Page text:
Page:Mrs Beeton's Book of Household Management.djvu/2019

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in three gallons of soft water, warmed, will be sufficient for a large carpet. It is better not to mix the whole at once, but to do a portion of the carpet at a time, especially if it be a large one; for when the mixture in use gets cold and dirty it should be thrown away. Care must be taken that the carpet does not shrink in drying. It is best washed in the room, after it is nailed down.


Take ¼ of a lb. of fuller's-earth and of a ¼ lb. of pearlash; make them into a paste with about a quart of boiling water; spread a thick coating of this over the grease -stains and leave it for ten or twelve hours; then wash it off with clean water, using sand if necessary. If the grease-stains are very numerous and the floor very dirty, a coating may be spread all over the floor, and left for 24 hours before it is washed off. In washing boards never rub crossways; but always up and down with the grain.


Mix in a saucer three parts of fine sand and one part of lime; dip the scrubbing-brush into this and use it instead of soap. This will remove grease and whiten the boards, while at the same time it will destroy all insects. The boards should be well rinsed with clean water. If they are very greasy, they should be covered over in places with a coating of fuller's-earth moistened with boiling water, which should be left on 24 hours before they are scoured as above directed.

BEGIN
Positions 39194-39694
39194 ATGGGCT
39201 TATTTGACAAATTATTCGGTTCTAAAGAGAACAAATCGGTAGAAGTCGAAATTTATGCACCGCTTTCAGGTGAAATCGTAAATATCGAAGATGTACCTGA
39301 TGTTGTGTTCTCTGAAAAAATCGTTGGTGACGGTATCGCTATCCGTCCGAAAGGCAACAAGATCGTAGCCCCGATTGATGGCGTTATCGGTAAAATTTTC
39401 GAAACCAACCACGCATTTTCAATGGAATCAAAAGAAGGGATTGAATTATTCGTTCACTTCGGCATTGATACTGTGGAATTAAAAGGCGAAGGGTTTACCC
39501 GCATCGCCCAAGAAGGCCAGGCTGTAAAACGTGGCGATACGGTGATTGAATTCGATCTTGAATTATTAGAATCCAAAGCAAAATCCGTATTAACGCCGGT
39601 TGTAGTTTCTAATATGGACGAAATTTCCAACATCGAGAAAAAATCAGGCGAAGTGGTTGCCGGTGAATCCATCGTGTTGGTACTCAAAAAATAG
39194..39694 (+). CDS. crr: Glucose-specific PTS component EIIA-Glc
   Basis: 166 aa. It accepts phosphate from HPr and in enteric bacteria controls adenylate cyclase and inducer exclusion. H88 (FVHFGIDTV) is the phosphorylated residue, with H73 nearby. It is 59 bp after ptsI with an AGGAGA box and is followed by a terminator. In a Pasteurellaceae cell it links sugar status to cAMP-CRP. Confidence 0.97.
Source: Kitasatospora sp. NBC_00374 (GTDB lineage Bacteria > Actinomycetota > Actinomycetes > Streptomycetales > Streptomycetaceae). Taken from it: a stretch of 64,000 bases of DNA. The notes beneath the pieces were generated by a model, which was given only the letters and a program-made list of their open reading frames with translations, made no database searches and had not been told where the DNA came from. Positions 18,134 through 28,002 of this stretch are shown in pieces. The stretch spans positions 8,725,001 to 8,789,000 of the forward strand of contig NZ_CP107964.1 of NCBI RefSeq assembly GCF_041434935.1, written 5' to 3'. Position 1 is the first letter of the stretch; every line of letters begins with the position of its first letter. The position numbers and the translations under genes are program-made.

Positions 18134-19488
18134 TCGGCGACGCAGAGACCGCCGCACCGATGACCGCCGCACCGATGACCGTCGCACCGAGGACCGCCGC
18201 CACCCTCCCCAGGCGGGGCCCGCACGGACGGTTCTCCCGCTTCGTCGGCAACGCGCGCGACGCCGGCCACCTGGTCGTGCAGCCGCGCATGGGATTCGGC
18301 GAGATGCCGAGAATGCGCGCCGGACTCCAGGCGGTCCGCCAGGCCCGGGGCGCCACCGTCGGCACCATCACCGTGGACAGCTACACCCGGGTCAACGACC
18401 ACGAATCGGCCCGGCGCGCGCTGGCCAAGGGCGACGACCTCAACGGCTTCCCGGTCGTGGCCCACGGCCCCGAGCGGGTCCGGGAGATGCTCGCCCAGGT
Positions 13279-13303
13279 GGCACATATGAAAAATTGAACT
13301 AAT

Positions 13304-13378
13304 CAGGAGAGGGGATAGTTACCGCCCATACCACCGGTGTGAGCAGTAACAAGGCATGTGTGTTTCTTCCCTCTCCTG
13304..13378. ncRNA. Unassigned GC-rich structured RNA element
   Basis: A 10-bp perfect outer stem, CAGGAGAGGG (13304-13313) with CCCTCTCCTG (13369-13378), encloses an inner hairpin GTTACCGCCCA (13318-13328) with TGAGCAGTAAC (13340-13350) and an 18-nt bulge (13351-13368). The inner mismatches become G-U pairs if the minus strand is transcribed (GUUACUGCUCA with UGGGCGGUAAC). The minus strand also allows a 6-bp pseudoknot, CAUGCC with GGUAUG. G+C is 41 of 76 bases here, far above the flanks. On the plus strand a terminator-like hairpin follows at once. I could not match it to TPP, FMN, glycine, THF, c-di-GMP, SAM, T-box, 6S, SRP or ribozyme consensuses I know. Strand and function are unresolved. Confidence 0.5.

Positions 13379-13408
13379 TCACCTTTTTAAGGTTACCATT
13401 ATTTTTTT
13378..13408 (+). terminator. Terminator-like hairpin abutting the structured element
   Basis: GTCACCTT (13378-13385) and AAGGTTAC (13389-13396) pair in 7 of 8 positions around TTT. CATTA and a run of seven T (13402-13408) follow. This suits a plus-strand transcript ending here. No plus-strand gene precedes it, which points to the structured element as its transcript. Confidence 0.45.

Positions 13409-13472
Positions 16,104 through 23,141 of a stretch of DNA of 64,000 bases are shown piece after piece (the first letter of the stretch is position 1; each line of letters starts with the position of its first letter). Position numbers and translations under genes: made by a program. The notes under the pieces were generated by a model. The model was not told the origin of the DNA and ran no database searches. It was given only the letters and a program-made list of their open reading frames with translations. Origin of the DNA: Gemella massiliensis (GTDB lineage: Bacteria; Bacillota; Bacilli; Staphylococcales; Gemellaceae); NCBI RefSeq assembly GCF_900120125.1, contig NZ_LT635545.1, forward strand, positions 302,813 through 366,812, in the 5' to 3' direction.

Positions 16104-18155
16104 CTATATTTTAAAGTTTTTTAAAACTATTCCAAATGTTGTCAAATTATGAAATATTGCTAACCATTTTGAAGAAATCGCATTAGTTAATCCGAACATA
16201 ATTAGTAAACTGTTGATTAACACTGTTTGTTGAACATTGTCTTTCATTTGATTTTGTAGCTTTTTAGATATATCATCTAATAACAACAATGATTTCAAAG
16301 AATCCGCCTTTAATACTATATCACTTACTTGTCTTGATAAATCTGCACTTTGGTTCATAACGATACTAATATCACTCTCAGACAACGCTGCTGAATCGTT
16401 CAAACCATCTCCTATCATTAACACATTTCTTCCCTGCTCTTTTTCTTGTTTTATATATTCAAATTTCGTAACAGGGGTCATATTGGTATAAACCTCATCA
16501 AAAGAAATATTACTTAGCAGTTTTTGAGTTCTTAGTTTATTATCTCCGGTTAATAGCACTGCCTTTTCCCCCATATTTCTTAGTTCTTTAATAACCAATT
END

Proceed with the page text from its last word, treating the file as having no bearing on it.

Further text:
Shred half an ounce of good beeswax into a saucer, cover it entirely with turpentine, and place in the oven until melted. After washing the floorcloth thoroughly with a flannel, rub the whole surface lightly with a flannel dipped in the wax and turpentine, then rub with a dry cloth. Beside the polish produced, the surface is lightly coated with the wax, which is washed off together with any dust or dirt it may have contracted, while the floorcloth is preseived. Milk is also very useful for cleaning floorcloth, applied after the usual washing with a damp cloth, and it should then be rubbed over with a dry one.


Wash the surface with clean water, and let it dry ; then rub it lightly over with a flannel dipped in a mixture of the following materials:—Boil 2 cakes of pipeclay, 2 tablespoonfuls of carbonate of lime. ½ a pint of size and a pint of stoneblue-water, in 2 quarts of water. When the stones are dry, after this mixture has been applied, rub them with a dry flannel till they look well.


Dirty paint should never be wiped with a cloth, but the dust should be loosened with a pair of bellows, and then removed with a dusting-